France economy

Droughts prompt cut water use amid crop fears

With the prolonged lack of rain and high temperatures, fears have arisen of water shortages and droughts reducing crop yields, prompting the use of less water and the reuse of urban wastewater for agriculture. agricultural irrigation.

The European Commission on Wednesday (3 August) urged EU member states to reuse water from urban treatment plants for crops.

“Freshwater resources are scarce and increasingly under pressure,” EU Environment Commissioner Virginijus Sinkevičius said in a statement.

“In times of unprecedented temperature spikes, we need to stop wasting water and use this resource more efficiently to adapt to climate change and ensure the security and sustainability of our agricultural supply,” he added.

Last month, researchers from the commission said nearly half (46%) of the EU was at ‘warning’ drought levels.

France and parts of England recorded the driest July on record, raising alarm bells over the impact of widespread droughts on agricultural production and water shortages in urban areas .

UK water suppliers have resisted government calls for water restrictions, preferring to wait until the last minute to introduce temporary bans on excessive water use to avoid irritating consumers, reported The Guardian.

Despite widespread concerns about rivers drying up, water companies do not see “the current risks to essential water supplies”, a government spokesman said.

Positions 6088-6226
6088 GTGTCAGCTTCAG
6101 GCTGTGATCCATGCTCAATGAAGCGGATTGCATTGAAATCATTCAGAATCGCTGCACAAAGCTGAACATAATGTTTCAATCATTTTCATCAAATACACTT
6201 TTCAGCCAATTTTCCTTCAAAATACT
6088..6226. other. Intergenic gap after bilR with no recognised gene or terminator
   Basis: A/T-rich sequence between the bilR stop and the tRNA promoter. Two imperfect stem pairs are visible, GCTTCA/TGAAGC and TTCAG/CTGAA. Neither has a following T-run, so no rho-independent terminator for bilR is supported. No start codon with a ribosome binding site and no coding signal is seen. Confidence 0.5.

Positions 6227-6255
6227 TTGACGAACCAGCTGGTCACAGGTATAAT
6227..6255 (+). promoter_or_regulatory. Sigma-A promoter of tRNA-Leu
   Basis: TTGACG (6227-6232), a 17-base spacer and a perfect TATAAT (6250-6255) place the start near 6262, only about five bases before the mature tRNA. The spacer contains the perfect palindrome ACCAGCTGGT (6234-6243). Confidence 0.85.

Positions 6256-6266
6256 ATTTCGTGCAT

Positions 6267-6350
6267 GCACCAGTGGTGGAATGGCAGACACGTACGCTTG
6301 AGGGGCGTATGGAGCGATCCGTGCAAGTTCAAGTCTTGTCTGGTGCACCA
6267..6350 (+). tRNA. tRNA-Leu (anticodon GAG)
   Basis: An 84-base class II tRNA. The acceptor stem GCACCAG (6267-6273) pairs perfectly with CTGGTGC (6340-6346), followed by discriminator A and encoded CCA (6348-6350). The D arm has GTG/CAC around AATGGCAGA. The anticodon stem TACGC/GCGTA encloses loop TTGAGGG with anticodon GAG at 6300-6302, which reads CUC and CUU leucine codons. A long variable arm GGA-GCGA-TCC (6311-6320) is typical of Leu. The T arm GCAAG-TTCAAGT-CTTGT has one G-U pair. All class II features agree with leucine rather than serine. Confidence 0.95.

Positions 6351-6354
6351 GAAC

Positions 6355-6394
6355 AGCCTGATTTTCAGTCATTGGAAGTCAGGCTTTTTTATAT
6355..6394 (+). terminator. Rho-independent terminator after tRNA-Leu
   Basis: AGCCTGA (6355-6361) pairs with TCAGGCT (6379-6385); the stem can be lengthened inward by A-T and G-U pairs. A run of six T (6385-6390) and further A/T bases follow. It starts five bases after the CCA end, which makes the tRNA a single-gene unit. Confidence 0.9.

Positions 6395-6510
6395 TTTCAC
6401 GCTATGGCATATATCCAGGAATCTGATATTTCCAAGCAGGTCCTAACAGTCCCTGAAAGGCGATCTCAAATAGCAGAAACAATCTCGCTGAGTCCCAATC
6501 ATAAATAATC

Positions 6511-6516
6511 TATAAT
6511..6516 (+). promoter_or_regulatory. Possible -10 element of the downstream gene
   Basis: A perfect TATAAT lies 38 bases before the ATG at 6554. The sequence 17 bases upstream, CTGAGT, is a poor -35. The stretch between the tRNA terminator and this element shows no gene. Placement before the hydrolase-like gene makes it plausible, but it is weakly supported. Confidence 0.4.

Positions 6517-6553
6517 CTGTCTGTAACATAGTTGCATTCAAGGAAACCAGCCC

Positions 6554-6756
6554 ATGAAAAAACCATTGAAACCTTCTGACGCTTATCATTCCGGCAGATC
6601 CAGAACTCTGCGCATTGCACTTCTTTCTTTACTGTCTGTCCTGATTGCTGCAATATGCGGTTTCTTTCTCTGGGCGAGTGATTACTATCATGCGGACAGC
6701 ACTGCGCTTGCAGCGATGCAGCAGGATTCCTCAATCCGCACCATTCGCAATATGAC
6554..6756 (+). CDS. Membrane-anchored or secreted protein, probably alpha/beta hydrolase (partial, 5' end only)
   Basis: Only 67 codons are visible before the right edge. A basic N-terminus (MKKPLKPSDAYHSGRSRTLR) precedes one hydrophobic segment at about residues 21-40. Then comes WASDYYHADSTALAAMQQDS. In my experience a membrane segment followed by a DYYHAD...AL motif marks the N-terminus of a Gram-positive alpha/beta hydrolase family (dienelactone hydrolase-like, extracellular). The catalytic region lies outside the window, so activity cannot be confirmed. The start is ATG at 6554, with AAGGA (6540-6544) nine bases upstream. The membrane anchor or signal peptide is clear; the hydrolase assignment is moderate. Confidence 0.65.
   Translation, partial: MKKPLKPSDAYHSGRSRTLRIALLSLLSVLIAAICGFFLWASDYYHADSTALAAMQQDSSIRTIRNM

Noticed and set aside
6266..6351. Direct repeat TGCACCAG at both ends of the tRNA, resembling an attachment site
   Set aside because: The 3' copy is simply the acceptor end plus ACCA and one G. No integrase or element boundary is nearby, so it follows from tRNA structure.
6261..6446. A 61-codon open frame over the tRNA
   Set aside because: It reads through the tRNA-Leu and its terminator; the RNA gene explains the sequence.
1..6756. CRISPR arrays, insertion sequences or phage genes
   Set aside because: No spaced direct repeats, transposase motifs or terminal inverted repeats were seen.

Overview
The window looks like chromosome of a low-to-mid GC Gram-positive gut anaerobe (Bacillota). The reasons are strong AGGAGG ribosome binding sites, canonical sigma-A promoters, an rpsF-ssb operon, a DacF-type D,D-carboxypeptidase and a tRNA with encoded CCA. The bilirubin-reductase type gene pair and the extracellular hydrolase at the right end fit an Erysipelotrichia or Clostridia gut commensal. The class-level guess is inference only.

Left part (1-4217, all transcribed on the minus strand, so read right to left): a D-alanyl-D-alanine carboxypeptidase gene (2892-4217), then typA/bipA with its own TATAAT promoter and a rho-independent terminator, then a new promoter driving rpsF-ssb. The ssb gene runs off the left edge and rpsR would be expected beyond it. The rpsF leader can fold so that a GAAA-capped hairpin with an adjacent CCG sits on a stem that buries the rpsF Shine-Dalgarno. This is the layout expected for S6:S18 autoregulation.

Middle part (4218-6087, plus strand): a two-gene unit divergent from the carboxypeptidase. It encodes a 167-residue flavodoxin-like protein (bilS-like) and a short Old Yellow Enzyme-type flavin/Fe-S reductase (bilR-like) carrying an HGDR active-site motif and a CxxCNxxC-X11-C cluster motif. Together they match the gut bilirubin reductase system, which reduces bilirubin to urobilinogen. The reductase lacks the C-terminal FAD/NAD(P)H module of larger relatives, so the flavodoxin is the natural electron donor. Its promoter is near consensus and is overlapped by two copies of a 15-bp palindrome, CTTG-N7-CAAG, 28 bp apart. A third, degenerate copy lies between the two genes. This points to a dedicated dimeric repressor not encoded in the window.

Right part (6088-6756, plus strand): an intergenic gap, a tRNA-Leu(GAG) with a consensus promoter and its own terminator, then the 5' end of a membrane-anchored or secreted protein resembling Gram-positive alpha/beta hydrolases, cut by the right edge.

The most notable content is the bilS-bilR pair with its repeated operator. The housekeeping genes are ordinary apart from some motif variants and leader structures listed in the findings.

According to Météo France, the country recorded only 9.7 millimeters of rain last month, which represents “12% of the needs”, said the French Minister of the Environment, Christophe Bechu.

Nearly every region in France has imposed water restrictions, but farmers are struggling to cope with limits on freshwater use as crops such as sunflowers and large swaths of lavender die due to of drought.

A similar scenario can be found in Spain where droughts prompted farmers in the southern region of Andalusia to cut avocado plantations and reduce table olive production.

Many Spanish regions have implemented restrictions on water consumption, including nightly supply cuts, closing showers on beaches and bans on filling swimming pools and washing cars.

Water reservoirs in Spain were at 40% capacity at the end of July, the lowest level in a decade.

Lack of rainfall and high temperatures also affected crop yields in Portugal, Croatia and Romania.

The Dutch government officially declared a water shortage on Wednesday, considering further measures if droughts continue.

“I ask everyone to think twice before washing the car or completely filling a paddling pool,” said Dutch Infrastructure Minister Mark Harbers.

Meanwhile, water levels in the Rhine are approaching a record high, causing problems for navigation and crop irrigation.